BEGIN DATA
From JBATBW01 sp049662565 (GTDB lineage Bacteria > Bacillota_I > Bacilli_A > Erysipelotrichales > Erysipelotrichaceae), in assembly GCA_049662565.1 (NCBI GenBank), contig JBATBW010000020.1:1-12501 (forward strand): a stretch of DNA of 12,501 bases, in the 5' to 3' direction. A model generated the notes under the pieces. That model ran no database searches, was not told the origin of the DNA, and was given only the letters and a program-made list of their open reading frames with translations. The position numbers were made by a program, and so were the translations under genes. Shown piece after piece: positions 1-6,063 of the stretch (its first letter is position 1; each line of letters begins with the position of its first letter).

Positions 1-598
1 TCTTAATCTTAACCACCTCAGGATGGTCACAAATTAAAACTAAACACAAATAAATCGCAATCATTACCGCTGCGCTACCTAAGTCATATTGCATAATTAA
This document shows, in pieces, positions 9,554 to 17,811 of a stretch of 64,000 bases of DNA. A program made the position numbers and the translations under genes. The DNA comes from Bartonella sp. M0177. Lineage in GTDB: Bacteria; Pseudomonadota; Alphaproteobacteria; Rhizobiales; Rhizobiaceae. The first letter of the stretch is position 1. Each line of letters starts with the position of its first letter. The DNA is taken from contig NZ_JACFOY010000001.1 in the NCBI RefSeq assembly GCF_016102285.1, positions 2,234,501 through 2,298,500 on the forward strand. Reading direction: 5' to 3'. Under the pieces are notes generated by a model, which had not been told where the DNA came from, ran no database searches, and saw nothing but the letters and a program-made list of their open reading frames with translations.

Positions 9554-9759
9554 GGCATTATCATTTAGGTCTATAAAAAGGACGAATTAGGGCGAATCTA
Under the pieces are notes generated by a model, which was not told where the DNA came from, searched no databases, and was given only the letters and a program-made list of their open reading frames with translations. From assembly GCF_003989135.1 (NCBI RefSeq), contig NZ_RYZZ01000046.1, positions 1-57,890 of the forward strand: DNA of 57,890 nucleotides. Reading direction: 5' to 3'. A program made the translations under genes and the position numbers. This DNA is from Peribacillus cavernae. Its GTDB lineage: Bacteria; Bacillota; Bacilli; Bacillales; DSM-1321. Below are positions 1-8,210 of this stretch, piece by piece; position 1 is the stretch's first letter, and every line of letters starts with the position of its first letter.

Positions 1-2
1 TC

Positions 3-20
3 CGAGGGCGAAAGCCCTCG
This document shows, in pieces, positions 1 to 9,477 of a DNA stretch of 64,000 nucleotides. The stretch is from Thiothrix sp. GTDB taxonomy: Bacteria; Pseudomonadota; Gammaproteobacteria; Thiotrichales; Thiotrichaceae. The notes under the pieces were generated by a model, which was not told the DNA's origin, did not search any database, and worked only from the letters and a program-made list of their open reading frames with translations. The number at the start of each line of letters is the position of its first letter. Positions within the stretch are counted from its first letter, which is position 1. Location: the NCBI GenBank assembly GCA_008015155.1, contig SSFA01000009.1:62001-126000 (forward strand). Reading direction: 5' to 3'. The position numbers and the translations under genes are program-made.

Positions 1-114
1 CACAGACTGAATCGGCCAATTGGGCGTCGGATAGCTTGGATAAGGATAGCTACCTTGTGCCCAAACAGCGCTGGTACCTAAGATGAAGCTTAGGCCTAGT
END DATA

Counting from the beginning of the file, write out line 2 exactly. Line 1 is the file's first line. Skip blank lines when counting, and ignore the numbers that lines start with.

Positions 1-598